Social revolution at work: mums go back to their jobs as reality hits home

Mother of two Jacqui Clark, with her four-month-old son Angus, at her home in West Pymble, Sydney. Jacqui plans on only taking seven months maternity leave. Picture: Dan Himbrechts Source: The Australian
 

ALMOST half of all mothers in two-parent families are back at work before their youngest child turns one, completing a social revolution that has seen the dividing line between home and career disappear in less than a generation.

The proportion of stay-at-home mothers with a child aged less than one year old dropped from 57 per cent in 2006 to just 52 per cent at the 2011 census. By contrast, the figure for single mothers edged down from 74.9 per cent to 73 per cent.

Almost all the mothers who went back to work in this period took part-time jobs with fewer than 25 working hours a week.


On present trends, a majority of mothers in couple relationships with a child under one will be in the labour force – either in work or looking for it – by next year. A clear majority is likely to be in work by the time of the next census in 2016.

The exclusive official data, commissioned by The Australian, confirms why childcare is a hot button issue in the community as an increasing number of families compete for places for their babies, who require a greater level of one-to-one attention. Mother of two Jacqui Clark took only seven months maternity leave when her first child, Olivia, was born last year. The 42-year-old gave birth to her second child, Angus, in June and plans to return to work by next February, four months before her son’s first birthday.

Ms Clark said that in the mid-1970s her mother waited until both her children had started school before she returned to the workforce.

“There are a number of reasons I chose to go back so quickly, but the first one is probably the mortgage and cost-of-living pressures,” Ms Clark said.

“We don’t go without things, but at the same time it is also a struggle to make ends meet, with increased electricity prices and for us to get ahead in life we both really need to be working.”
Ms Clark said she and husband Bruce, a helicopter pilot – “middle-income earners” – met in their late 30s and it felt like they had been playing catch up since.

“We bought a house three years ago and we want to be able to renovate and do the things to be comfortable, but to do that we both need to be working,” she said.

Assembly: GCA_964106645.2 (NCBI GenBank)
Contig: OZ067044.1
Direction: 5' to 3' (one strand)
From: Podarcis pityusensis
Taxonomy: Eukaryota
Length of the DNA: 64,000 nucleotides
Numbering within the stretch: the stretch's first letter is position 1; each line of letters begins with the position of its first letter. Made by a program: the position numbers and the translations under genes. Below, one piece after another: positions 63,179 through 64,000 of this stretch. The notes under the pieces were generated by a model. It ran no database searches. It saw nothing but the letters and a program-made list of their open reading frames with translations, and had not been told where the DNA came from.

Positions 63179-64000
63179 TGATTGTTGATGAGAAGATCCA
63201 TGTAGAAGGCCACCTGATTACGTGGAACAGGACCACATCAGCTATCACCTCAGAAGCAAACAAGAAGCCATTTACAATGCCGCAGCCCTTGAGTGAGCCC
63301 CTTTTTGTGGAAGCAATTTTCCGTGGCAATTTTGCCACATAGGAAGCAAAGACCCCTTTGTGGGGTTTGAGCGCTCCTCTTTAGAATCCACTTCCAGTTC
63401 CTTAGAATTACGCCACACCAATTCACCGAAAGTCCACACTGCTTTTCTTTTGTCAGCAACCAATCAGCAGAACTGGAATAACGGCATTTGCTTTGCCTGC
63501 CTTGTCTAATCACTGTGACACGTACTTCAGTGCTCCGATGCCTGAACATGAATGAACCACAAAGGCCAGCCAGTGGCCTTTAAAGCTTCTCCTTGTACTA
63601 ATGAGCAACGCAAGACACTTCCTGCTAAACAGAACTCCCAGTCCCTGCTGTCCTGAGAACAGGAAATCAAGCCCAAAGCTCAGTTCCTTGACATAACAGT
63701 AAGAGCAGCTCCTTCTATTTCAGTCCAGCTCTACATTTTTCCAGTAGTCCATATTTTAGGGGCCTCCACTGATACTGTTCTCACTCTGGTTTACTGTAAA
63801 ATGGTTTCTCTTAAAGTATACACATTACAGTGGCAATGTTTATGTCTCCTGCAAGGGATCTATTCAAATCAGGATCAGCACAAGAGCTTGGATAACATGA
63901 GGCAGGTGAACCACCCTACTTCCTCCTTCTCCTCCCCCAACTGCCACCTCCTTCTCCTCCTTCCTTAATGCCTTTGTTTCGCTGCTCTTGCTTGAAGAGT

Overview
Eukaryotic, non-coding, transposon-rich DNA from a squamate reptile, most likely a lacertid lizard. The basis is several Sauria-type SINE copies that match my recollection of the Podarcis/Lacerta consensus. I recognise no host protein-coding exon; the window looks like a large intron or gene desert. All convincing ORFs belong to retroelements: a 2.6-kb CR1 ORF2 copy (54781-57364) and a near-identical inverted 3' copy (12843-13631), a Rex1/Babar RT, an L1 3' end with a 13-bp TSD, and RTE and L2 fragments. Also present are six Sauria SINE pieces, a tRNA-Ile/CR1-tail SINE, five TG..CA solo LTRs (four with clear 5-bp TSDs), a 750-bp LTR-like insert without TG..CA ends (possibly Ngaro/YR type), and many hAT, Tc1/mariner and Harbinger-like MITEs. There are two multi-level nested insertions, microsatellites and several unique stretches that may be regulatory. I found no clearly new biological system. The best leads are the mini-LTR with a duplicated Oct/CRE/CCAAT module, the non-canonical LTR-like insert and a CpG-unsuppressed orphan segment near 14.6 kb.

Ms Clark has a background in nursing and works full time for a biotech company, but said she would prefer to work part time and be able to spend more time with her children.

Olivia attends day care facility four times a week and once Ms Clark goes back to work Angus will be next in line. Otherwise, Ms Clark leaves the children with her mother or her husband, who works non-traditional hours.

“Ultimately it all ends up being incredibly expensive,” she said. “I think it would be helpful if there were more childcare options; I think putting the pressure on other members of the family is difficult.”

The Clarks receive the childcare rebate, but Ms Clark said her family would benefit from government subsidies for in-home carers.

“More and more, childcare spots are harder to find,” Ms Clark said. “When I was going back to work the last time, I had to have Olivia’s name down at three or four places.”

The trend for mothers returning to work has accelerated in line with higher rates of female education and rising property prices.

The bottom lines are: this generation of women have jobs worth going back to and the typical mortgage requires two incomes to service.

The threshold between home and career has changed with each decade of deregulation.
In the mid 1980s, the majority of mothers in two-parent families waited until their youngest child was three before returning to work.

In the mid 1990s, the benchmark had fallen to two years.

At the 2006 census, the majority of mothers were back at work with a youngest child aged one.

This social revolution has left both sides of politics playing catch-up.

The Howard government was forced to switch its handout priorities from stay-at-home to working mothers in the last decade while the Gillard government’s budget is stretched across childcare, pre-school and schools in this decade.

A remarkable feature of this shift is the global financial crisis in 2008-09 did not interrupt, let alone reverse, it.

The original tables were supplied along with yesterday’s second release of material from the 2011 census.

The breakdown of work and family data shows about two-thirds of mothers with jobs are employed part-time while their children are in preschool.

By age three, though, more than half the working mothers are in full-time work. Sole parents are the exception to this pattern.

Most are still at home when the youngest child is aged 4-5

Source:
George Megalogenis and Sophie Goster
From: The Australian

October 31, 2012 12:00AM

3 Comments

  1. Anonymous on 17/11/2012 at 6:07 am

    Thank you for your article. It is a bit of a relief to read that someone else is going through the same thing as I am. I was working last year and my youngest then was only 2 years of age, I now have a 9mth old and have been trying to get back into work to help out with our oversized mortgage and other everyday living expenses. I have been judged a lot from others with regards to finding work and having to leave my children in daycare and it has been very hard for me to get through and try make others understand my situation but you can only explain so much. At the end of the day I know I am doing whats best for my family so reading this has helped me feel better as I know there are others going through the struggle as well.



  2. Thank you for sharing. I’m glad this article gave you some positive encouragement.



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